I always get a good workout climbing the 572 steps of the Cafesjian Center for the Arts (also known as Cascade). It’s a dramatic complex rising up from the tree-shaded, cafe-abundant Tumayan Street in five monumental limestone tiers of fountains, topiary gardens and sculptures. If you tire of the climb, you can slip inside and take the escalator, and soak up one of the most important collections of modern glass in the world, as well as paintings, drawings and sculpture.

No one should come to Yerevan without visiting the extraordinary Armenian Genocide Museum and Memorial, also known as the Tsitsernakaberd (meaning swallow’s fortress) Memorial Complex. It is situated on a hill that overlooks the city and Mount Ararat, Armenia’s national symbol, just across the border in Turkey.

Built of sleek grey basalt, its elegant new wing was designed by the museum’s director, Hayk Demoyan, and his wife, designer Lucine Matevosian. Photos, maps and documentary footage on various screens accompany text that explores the history of the horrific events that took the lives of more than 1 million Armenians in 1915. From the museum visitors walk the stone walkway to the memorial — towering twin obelisks (a symbol of eternity) and a dozen 20-foot-high stone pillars.

Back in Yerevan for the evening, I dined with friends and found the cuisine more inventive than ever. Restaurants blend the traditions of the Armenian Caucasus with the Middle East as refugees from Syria and Iraq make their impact. At Sherep, one of the hottest new places, with a chic open kitchen and late-night jazz, I had mountain sorrel soup; tender stuffed grape leaves; eggplant sautéed in olive oil and rolled up with minced walnuts, dill, garlic and yogurt; and succulent lamb chops. At Vostan, in an old Russian-period stone building on Abovian Street, I feasted on pink, succulent, wood-grilled Lake Sevan trout.

Because Armenia is defined by mountains, canyons, gorges, forests, rushing streams and rivers, lakes, grassy highlands and dales, it has become a prime destination for hikers. The new Transcaucasian Trail runs from Georgia through Armenia into Azerbaijan, and offers extraordinary trails from the Dilijan National Park in the northern mountains to the caves of Goris in the south. Many trails intersect with ancient monasteries and churches.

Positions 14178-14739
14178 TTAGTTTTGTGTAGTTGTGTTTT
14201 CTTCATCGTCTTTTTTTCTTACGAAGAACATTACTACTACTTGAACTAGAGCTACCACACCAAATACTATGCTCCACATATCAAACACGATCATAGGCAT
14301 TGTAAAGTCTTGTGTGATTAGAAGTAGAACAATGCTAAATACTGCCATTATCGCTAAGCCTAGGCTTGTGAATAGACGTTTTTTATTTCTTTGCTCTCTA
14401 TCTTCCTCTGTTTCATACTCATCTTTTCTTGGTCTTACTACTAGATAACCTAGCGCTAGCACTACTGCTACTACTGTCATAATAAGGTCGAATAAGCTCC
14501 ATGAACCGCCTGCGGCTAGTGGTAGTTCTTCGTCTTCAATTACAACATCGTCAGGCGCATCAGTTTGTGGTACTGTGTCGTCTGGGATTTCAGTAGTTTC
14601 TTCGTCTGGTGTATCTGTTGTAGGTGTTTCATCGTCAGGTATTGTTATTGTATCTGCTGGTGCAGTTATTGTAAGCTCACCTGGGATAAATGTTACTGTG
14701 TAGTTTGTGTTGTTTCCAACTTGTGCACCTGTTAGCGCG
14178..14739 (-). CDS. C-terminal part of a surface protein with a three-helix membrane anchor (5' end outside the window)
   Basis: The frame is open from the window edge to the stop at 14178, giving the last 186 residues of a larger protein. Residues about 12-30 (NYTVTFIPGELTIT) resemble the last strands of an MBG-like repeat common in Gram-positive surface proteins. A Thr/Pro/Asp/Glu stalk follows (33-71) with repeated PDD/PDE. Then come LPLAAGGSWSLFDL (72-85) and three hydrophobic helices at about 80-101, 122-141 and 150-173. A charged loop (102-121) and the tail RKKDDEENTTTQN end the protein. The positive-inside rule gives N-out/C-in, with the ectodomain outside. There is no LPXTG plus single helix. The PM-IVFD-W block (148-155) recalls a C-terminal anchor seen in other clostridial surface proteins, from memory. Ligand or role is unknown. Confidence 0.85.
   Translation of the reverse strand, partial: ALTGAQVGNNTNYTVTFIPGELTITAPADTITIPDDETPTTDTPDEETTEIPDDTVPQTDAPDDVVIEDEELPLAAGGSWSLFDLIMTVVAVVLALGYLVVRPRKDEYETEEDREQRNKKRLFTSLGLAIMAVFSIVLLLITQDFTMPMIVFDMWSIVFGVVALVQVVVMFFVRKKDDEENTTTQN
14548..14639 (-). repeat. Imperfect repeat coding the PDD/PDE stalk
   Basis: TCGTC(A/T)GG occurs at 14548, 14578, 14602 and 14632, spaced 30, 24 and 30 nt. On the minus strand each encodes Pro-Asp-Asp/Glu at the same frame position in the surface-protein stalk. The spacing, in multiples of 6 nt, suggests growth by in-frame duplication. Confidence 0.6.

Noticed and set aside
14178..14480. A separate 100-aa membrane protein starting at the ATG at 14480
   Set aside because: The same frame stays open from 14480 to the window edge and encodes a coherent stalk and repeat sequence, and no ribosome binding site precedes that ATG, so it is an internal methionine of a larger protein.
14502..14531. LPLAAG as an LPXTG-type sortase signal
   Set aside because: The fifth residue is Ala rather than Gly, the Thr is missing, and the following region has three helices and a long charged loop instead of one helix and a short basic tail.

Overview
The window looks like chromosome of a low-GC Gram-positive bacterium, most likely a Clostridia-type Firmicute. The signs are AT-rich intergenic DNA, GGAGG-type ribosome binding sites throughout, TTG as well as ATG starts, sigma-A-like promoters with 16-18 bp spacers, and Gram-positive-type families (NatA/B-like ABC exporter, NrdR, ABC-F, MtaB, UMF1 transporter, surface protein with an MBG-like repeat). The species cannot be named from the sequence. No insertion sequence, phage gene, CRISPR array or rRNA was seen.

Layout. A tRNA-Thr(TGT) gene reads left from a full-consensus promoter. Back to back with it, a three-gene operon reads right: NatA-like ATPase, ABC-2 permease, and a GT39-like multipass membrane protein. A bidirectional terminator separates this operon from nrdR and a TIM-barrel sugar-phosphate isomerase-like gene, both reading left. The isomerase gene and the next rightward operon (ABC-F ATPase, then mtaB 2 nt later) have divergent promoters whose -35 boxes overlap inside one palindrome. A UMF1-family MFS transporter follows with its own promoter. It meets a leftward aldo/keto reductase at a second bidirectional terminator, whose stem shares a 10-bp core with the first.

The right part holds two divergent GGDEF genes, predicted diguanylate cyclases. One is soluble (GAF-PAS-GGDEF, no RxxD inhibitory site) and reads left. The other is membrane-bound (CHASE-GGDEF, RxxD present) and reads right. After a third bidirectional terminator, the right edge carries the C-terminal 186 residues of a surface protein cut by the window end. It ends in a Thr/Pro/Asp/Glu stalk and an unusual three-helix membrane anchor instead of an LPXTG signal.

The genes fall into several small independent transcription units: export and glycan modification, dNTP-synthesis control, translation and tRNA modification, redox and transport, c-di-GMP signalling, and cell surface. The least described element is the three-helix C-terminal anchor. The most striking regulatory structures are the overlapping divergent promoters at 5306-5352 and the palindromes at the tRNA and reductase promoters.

There’s an amazing diversity of flora and fauna; about 240 bird species breed in Armenia and nearly 400 move through the country, making it a birder’s paradise.

On a sunny morning, I headed east from Yerevan in a minivan with my superb guide, Katar Taslakyan, and a driver, Raphael Hovakimyan, whose musical selections — jazz and R&B — filled the van. About 40 minutes later, we stopped at Charents Arch, an impressive monument to Armenia’s great modern poet Yeghishe Charents (1897-1937). From there, we got a stunning view of the glistening, grassy highlands and snow-capped Mount Ararat.

In another 15 minutes, we were at Garni, a beautifully proportioned Greco-Roman temple believed to have been built by King Tiridates I to the sun god Mihr. The vistas from Garni, which is perched at the lip of a gorge, are spectacular.

The next day, we drove south from Yerevan into the fertile Ararat Valley. In June, the apricot orchards are popping with Armenia’s bright yellow national fruit and the vineyards are green. On this clear morning, Mount Ararat rose from a bank of clouds and the hot sun was mitigated by cool breezes.

Farther south, in Vayots Dzor province, our van climbed the road to Noravank, a complex that includes two medieval churches, one of which was designed by the architect and artist Momik. Again, I’m blown away as monks’ caves appear in jagged red cliffs that remind me of Arizona, and the milky tan limestone of the Myrig Adzvadzeen church glistens in the sunlight against a brilliant blue sky and rising mountains. The chapel at Noravank is luminous with light pouring through the windows. Gazing out those windows to green hillsides, red cliffs, blue sky, I felt the shimmer of the sublime.

After a night on the Goris River at Mirhav, a beautifully appointed inn with antique Armenian artifacts and rugs, we drove to 11,000 feet through a fantasia of chirping nightingales, swooping eagles and clouds lifting off the green valley to the world’s longest nonstop, reversible tramway to reach Tatev, a ninth-century monastery. As a baroque concerto spilled through the tramway’s speakers, our glass car floated above villages and churches, by cliffs and grassy mountains and past gliding hawks toward the monastery, with its two conical domed churches perched at the cliff’s edge.

Heading north past potato fields and farmlands, meadows of poppies and royal blue delphiniums, we drove up the western shore of Lake Sevan, one of the largest high-altitude lakes in Eurasia. Its turquoise water is a resort for bathers and fishermen, and an important source for fishing, irrigation and hydroelectric power. At a lakeside restaurant called Dzovadzots, I had a perfect whitefish soup.

A half-hour north, the ninth-century Sevanavank monastery, with its two small beautiful, earth-coloured churches on a peninsula, is worth the climb up the steps from the shore below.

Just north of Lake Sevan, we crossed into the alpine mountain region of Tavush where streams and hiking trails wind through the lush forests of Dilijan National Park. The stunning monastery of Haghartsin is nestled on a forested mountain.

I never leave Yerevan, to which we returned the next evening, without meandering through the Vernissage, the open-air market in a park along Aram and Buzant streets where there are stalls and stalls of ceramics, folk and contemporary art, rugs, textiles, jewelry and more. I bought two small antique Caucasian kilims before I wandered back to Republic Square.

At night the square, with its monumental rosy tufa stone buildings, is lit up; the fountains spew through coloured lights, music plays, people dance. It’s a nightly ritual in the warm-weather months — a down-home celebration to end a day, and a resilient response to the harsh history of this new nation that has emerged from an ancient civilization.